US - Last week was another volatile one in the livestock futures markets, that now sounds like a broken record, and USDA’s National Agricultural Statistics Service (NASS) released their monthly Cattle on Feed and Cold Storage reports on Friday; those reports will be quickly reviewed here, writes Steve Meyer and Len Steiner.
Compared to pre-report estimates, the Cattle on Feed report was a bit bearish in that December’s placements of animals into feedlots were larger than anticipated and head marketed below expectations. The on-feed inventory, though below a year ago as of January 1st, was larger than analysts calculated. The number of cattle in feedlots with 1000 head or more capacity was slightly below a year ago (down year-over-year by 53,000 head or 0.5 per cent.
Importantly, in December there were year-over-year increases in the number of cattle placed in the two heavyweight categories (700-to 8-799-pounds and 800-pounds and heavier). The number of animals entering feedlots weighing over 700-pounds was up 8.6 per cent from one year earlier while the head count declined 9.4 per cent for cattle weighing under 700-pounds. The industry continues to move away from placing lightweight beef-type calves into feedlots.
The recent report contained the quarterly breakdown of steers and heifers in feedlots. As of January 1st, the number of steers on-feed was 216,000 head above a year ago. In contrast, heifers in feedlots were significantly below a year ago (down 269,000 head) and the count was the smallest since NASS began the report in 1996. So, as is widely recognized, all indications point to more heifers and cows in breeding herds than a year ago. NASS will provide a detailed inventory snapshot on Friday (January 29th) in their annual Cattle report.
Turning to the monthly Cold Storage report by NASS, as of December 31st, the general trend in animal-based protein was for continued yearover-year increases in frozen tonnage. Beef in cold storage was 16 per cent above the year ago volume. The vast majority of beef in cold storage is boneless beef, which is also where most the increase occurred. However, the rate of increase in frozen beef tonnage has moderated since July. Although 8 per cent above December 2014, frozen pork stocks have posted significant reductions since last summer. Pork in cold storage is down 17 per cent since August of 2015, largely reflecting the uptick in pork exports that took place during the last few months of 2015. The volume of chicken in cold storage experienced a month-to-month decrease from November to December, slipping 2 per cent. However, frozen stocks of chicken remained well above a year ago, up 21 per cent compared to the end of December 2014. Frozen turkey had a seasonal increase in volume into December and was actually 3 per cent above 2014’s.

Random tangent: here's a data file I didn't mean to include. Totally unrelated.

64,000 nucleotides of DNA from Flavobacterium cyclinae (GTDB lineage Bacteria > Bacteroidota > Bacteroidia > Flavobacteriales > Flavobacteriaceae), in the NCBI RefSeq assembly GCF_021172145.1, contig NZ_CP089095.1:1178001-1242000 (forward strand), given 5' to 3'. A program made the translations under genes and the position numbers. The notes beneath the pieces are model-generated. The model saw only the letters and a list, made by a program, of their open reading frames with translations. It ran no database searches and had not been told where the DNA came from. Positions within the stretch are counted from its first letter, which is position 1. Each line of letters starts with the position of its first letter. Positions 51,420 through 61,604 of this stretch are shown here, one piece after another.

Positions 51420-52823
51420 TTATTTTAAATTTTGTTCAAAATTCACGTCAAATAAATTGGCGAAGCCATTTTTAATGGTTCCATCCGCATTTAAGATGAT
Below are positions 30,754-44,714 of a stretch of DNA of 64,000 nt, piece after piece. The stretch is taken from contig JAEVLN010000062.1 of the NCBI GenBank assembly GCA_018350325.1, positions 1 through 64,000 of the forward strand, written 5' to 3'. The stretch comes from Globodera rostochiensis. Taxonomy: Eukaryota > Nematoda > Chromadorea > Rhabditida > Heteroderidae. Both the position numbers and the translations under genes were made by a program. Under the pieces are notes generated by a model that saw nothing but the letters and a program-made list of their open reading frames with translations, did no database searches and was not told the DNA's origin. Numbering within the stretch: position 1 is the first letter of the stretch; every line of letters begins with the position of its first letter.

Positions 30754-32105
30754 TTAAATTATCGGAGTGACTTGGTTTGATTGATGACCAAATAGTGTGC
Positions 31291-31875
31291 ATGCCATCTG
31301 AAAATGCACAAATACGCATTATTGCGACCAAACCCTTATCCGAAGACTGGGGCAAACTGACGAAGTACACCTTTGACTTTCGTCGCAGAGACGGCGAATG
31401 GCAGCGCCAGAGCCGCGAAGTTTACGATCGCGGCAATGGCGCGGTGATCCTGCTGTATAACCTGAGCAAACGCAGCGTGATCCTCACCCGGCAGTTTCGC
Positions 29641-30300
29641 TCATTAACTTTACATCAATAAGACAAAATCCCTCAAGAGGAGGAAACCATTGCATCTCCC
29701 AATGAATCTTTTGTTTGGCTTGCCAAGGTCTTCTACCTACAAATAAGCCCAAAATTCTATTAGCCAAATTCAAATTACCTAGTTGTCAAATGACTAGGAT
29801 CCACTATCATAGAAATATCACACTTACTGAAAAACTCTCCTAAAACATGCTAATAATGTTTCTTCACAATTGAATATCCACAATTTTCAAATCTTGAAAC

Looking at specific cuts in cold storage (for the animal proteins that have them – pork and chicken), there were mixed trends. As of December 31st, pork loins and sparerib volumes are up 22 per cent and 55 per cent, respectively, from 2014’s. Frozen belly stocks also increased year-over-year by 13 per cent.
Conversely, pork butts (down 24 per cent) and pork trimmings (down 16 per cent), and other pork (down 11 per cent) are the only products below year ago in volume. The only chicken item with stocks below year ago were paws and feet. Otherwise, the chicken items with the most significant increases in cold storage volume year-over-year were drumsticks (up 40 per cent), and thigh and thigh quarters (up 40 per cent); of course, those are major exported products.
You can view the full report by clicking here.
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